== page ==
Why I blog about my family

I would not be me in this current state if it wasn’t for them. They make me what, and who I am today because they are here. My kids are a part of me and therefore a part of my personality (and now a part of this blog).

I post on this blog because I need to say something about me. I do post about how the kids affect me, and because printed words written by me help me understand myself.

Thing is, I’m also a blog-reader. I like connecting to other bloggers who are moms (like me) with kids similar to my kids’ ages who go through, have gone through, or will go through things like I go through. I like reading about their rants and anecdotes simply so I don’t feel alone with my experiences. I like hearing about other people’s adventures in parenthood because it makes me cry, smile, laugh out loud or shake my head and commiserate with them. It brings back memories I may have forgotten about, or provides me with a taste for a delicious kind of anticipation of things that will still come. But most of all, when it all just gets so hard, I read, and write, to remind myself that this too shall pass.

(Like the sleep topic: Yes, they do eventually sleep through the night. I promise. Mine did. Him at 12 months and her at 4 and a half years. See, it does happen eventually…)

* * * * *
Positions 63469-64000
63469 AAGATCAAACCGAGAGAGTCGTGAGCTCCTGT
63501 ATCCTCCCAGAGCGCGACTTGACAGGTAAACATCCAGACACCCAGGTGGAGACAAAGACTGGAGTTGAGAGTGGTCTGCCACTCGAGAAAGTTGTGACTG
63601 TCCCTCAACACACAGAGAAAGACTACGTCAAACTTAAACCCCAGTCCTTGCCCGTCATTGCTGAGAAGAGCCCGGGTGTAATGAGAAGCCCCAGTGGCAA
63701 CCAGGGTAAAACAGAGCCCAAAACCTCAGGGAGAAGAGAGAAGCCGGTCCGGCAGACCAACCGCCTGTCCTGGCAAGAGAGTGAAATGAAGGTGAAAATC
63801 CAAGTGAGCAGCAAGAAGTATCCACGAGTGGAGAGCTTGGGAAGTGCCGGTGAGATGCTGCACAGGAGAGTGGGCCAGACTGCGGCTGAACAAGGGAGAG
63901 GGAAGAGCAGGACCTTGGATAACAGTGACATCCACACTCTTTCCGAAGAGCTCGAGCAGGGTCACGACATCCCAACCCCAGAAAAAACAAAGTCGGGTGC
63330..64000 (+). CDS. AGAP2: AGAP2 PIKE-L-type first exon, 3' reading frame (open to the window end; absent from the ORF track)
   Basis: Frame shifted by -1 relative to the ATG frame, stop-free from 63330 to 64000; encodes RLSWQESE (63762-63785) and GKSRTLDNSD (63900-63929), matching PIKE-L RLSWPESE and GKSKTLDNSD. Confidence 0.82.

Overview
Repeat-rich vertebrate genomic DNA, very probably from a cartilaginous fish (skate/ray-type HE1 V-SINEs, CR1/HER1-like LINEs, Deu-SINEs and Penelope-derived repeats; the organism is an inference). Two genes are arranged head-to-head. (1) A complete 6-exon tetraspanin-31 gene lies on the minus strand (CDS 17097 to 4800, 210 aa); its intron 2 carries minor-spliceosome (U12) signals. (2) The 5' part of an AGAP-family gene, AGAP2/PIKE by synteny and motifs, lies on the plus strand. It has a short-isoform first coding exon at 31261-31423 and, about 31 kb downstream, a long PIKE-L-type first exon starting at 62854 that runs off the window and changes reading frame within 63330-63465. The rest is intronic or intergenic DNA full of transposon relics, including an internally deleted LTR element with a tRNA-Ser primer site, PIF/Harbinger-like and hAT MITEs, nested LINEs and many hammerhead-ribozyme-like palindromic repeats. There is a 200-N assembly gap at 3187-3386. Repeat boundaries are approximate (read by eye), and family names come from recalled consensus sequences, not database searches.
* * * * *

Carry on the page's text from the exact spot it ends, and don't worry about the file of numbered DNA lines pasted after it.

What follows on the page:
I read about others who share their stories and then tell my own story here. This is what blogging is about, for me and for many others. My blog roll keeps getting longer because I keep stumbling over tweets, posts or facebook comments made by so many other interesting people, I keep adding them to my reading list. My blog roll is on my main page in the right margin. Go ahead and check, you might be in it!

There’s a shift happening, and I can feel it. It feels like the ground I walk on is somewhat shaky, brittle even. I see how we, as a family, have grown and changed, and I see how the kids are growing and changing so fast, it makes my head spin. Then there’s this whole dynamic that’s happening between the siblings, and I try to leave them to it, but there’s just so many loud noises…

It’s the endless, relentless teasing. Him to her, her copying him, and the subsequent regression into toddlerhood (aka meltdowns, crying for reasons I don’t and do not care to understand, stomping and slamming of doors, etc).

It’s exhausting and short of removing privileges (NO MINECRAFT TODAY. AND NO XBOX EITHER!) I find myself wanting to do less, rather than more, interfering. Or supervising. Or monitoring.

A lot less.

You will not find me, for example, directing them when they fight or argue. (Ok, that’s a lie. But I try to stay out of it. Mostly. Sometimes I can’t help myself and just want them to stop.)

I can’t hear half of what they’re discussing half the time so why get involved? But as soon as the high-pitched noises start, I know he said something to cause her to freak out, likely for his own personal source of entertainment. (Because he is 9 and a boy and 9 year old boys in my experience enjoy tormenting their younger sisters).